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Chapter 19 “Ralph the Heir”
Henry had left Lodore some days since, or he would doubtless have favoured the family party with some good natured observations. He had, however, to confirm opinions of still more consequence to his plans, in another quarter—a quarter, which he had lately, by no very honourable means, discovered to have become more dangerous than ever. Had he been present, he could have resolved every mystery, and shewn all to be simple that seemed extraordinary: not that he would have done so.
I shall not pause to recount all the wars and social tumults of this age. I could not, if I would, give a clear report on them. I can remember only that waves of fruitless agony spread hither and thither over the whole planet like seismic waves in the planet’s crust. Fruitless the agony seemed to me because time after time hope was disappointed. The door to a new world was thrust ajar, then slammed.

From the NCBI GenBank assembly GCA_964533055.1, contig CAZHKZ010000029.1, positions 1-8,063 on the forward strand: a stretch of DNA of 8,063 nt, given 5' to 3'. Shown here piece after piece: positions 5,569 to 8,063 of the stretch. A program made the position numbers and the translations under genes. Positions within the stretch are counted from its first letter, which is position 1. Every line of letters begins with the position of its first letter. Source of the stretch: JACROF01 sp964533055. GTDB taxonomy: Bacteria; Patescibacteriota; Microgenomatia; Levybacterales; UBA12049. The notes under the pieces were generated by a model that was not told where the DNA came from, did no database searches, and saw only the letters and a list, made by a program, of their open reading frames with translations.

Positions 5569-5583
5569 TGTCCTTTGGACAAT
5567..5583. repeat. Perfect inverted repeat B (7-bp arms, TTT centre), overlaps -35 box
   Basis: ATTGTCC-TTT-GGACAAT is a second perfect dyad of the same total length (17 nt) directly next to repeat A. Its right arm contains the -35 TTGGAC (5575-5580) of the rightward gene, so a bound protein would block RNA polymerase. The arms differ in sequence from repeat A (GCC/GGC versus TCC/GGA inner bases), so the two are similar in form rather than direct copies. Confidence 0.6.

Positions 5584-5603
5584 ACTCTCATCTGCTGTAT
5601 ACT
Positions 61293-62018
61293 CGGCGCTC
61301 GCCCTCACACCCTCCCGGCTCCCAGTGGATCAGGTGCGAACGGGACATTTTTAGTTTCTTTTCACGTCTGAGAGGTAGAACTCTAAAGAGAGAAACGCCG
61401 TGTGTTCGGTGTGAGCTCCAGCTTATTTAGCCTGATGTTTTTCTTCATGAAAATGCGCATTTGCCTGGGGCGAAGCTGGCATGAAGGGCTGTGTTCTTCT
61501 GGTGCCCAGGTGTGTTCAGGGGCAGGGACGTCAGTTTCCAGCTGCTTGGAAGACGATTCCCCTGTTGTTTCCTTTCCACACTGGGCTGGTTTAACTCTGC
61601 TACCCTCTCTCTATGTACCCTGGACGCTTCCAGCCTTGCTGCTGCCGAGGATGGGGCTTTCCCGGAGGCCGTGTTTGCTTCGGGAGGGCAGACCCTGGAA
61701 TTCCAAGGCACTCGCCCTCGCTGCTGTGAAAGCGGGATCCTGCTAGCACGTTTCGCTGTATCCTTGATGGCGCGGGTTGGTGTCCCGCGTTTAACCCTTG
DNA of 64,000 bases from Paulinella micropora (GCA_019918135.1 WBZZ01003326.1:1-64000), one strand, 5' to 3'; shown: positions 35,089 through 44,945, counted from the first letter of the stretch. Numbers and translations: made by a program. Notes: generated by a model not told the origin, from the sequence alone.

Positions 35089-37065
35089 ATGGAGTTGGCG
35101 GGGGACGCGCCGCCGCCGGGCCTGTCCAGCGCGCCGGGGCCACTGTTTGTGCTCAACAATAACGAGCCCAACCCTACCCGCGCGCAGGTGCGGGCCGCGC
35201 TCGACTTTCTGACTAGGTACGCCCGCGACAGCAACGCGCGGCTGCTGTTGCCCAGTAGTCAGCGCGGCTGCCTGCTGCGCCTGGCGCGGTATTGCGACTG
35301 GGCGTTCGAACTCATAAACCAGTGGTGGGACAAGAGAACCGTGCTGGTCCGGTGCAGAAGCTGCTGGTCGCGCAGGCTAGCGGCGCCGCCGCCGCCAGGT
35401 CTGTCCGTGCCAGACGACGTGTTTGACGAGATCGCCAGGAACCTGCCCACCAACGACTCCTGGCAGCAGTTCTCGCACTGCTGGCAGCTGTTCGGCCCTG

It was my father's opinions which gave the distinguishing character to the Benthamic or utilitarian propagandism of that time. They fell singly, scattered from him in many directions, but they flowed from him in a continued stream principally in three channels. One was through me, the only mind directly formed by his instructions, and through whom considerable influence was exercised over various young men, who became, in their turn, propagandists. A second was through some of the Cambridge contemporaries of Charles Austin, who, either initiated by him or under the general mental impulse which he gave, had adopted many opinions allied to those of my father, and some of the more considerable of whom afterwards sought my father's acquaintance and frequented his house. Among these may be mentioned Strutt, afterwards Lord Belper, and the present Lord Romilly with whose eminent father, Sir Samuel, my father had of old been on terms of friendship. The third channel was that of a younger generation of Cambridge undergraduates, contemporary, not with Austin, but with Eyton Tooke, who were drawn to that estimable person by affinity of opinions, and introduced by him to my father: the most notable of these was Charles Buller. Various other persons individually received and transmitted a considerable amount of my father's influence: for example, Black (as before mentioned) and Fonblanque: most of these, however, we accounted only partial allies; Fonblanque, for instance, was always divergent from us on many important points. But indeed there was by no means complete unanimity among any portion of us, nor had any of us adopted implicitly all my father's opinions. For example, although his Essay on Government was regarded probably by all of us as a masterpiece of political wisdom, our adhesion by no means extended to the paragraph of it, in which he maintains that women may consistently with good government, be excluded from the suffrage, because their interest is the same with that of men. From this doctrine, I, and all those who formed my chosen associates, most positively dissented. It is due to my father to say that he denied having intended to affirm that women should be excluded, any more than men under the age of forty, concerning whom he maintained, in the very next paragraph, an exactly similar thesis. He was, as he truly said, not discussing whether the suffrage had better be restricted, but only (assuming that it is to be restricted) what is the utmost limit of restriction, which does not necessity involve a sacrifice of the securities for good government. But I thought then, as I have always thought since, that the opinion which he acknowledged, no less than that which he disclaimed, is as great an error as any of those against which the Essay was directed; that the interest of women is included in that of men exactly as much and no more, as the interest of subjects is included in that of kings; and that every reason which exists for giving the suffrage to anybody, demands that it should not be withheld from women. This was also the general opinion of the younger proselytes; and it is pleasant to be able to say that Mr Bentham, on this important point, was wholly on our side.